From 1939 Catalogue:
‘A full sized house of fashionable Tudor design. Half-timbered gables and front built-in garage with opening doors. Two bedrooms, dining room, bathroom and kitchen wit stove, dresser and sink, staircase and landing. Front opens in four pieces. Side entrance with porch and seat. Opening metal framed windows with imitation green shutters. Fireplaces in all rooms. Red tiled roof. Steps and dummy shrubs, imitation flowered front. Four electric wall lights with switches.’
47 inches [118 cms] wide
17 inches [43 cms] deep
27 inches [68 cms] high
I restored this Triang Stockbroker House No.93 a few years ago, it was a very long job, as this is an extremely large house. All the paint had to be stripped off the outside, and the remaining wallpaper removed from the inside [no original paper remained]. While stripping the paint I discovered woodworm on one side, and had to be treated. Some small pieces of wood had also to be replaced, at they had rotted. One good thing was that the roof was in good condition, with just a few corners to be repaired. It was painted brick red. I don’t have any pictures of this house in its original condition, so most of them are the completed house.
I removed the windows, and took them apart, they were rusty and had to be rubbed down to the metal. I repainted the frames green and the inserts white, and replaced the plastic windows. The cardboard beams were carefully removed and repaired and painted brown.
The house was painted in County Cream, as this was the nearest colour I could find. The flowers were repainted on the opening fronts with acrylic paint yellow, red and green, then varnished for added protection. The front and back door were stripped and repainted green, and the tiny door fittings taken off, rubbed down and polished back to brass colour. This is a very big house with large rooms, so I decided to fill it with 1/12 miniatures, things that I like, of no particular era. I covered over the doors with false walls, and false doors in the hall. They could easily be removed if needed to bring it back to the original interior. I put in electric ceiling lights, table lamps, standard lamps, flickering fires, even a flickering red light in the oven of the arga.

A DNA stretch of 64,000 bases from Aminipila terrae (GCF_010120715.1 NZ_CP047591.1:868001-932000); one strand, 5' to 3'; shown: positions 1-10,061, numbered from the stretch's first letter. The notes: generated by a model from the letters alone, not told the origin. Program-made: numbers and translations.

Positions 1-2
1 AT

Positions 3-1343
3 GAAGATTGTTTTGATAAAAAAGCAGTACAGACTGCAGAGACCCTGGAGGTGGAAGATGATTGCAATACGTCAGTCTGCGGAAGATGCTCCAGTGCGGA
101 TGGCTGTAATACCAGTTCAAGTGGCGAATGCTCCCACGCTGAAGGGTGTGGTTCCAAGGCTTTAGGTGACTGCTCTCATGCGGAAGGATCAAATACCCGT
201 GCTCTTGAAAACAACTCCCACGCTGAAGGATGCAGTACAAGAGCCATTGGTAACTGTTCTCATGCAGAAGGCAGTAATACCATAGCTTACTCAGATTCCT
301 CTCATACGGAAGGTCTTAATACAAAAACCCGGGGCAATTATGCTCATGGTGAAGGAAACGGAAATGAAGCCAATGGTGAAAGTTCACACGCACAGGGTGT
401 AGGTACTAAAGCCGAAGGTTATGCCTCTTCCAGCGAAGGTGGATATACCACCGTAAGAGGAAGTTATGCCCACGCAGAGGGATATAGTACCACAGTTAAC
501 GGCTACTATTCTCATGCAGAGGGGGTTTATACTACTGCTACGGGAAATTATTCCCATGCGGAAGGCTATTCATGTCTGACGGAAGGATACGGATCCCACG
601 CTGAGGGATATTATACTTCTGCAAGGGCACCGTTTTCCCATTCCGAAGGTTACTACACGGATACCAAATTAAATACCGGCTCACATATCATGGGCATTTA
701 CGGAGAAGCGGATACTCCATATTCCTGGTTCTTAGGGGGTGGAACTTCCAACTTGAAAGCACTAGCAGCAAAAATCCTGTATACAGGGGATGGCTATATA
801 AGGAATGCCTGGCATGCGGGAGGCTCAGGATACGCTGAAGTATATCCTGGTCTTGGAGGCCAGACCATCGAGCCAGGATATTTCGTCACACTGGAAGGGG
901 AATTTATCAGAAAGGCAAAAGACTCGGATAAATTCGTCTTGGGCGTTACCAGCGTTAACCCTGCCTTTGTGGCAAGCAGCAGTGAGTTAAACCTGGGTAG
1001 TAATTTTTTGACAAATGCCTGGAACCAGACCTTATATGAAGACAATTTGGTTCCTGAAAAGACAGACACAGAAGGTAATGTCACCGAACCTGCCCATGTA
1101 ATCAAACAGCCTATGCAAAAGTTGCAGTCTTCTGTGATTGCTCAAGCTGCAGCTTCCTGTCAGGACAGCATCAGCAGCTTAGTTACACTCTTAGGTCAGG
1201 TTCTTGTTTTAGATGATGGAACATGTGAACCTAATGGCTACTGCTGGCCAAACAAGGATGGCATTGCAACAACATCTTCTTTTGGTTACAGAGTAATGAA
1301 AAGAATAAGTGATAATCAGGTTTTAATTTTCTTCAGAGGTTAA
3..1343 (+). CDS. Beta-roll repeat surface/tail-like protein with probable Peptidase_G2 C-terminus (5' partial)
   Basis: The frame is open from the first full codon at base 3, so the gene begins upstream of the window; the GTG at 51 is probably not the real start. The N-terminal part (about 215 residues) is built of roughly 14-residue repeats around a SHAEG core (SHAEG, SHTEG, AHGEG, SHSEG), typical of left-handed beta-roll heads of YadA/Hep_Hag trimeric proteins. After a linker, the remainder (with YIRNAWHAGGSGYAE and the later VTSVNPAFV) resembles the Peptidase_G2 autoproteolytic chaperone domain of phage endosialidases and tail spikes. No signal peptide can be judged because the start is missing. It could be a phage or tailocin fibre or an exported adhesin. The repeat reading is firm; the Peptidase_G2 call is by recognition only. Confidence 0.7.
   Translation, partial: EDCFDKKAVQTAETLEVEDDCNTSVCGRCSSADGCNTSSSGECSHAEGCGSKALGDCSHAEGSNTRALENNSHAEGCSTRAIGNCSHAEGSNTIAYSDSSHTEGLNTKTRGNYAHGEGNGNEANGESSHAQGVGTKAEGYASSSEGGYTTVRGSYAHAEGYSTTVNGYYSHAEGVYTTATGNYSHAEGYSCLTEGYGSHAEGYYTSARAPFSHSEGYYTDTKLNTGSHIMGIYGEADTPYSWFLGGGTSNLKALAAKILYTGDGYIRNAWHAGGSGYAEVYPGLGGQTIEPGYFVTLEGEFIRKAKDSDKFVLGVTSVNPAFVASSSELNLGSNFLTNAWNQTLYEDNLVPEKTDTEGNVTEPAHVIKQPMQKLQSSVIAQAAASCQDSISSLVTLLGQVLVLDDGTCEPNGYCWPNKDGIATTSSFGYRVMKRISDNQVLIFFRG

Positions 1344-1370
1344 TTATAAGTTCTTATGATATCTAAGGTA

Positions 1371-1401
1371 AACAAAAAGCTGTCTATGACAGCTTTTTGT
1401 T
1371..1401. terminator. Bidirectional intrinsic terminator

The advantage of the Stockbroker house is that the spaces in the door openings are large enough to put furniture, making it like an extra room. This space is in the kitchen door. The tiles on the wall were ones I made by printing coloured tiles and then laminating them. I have also used these around the kitchen walls.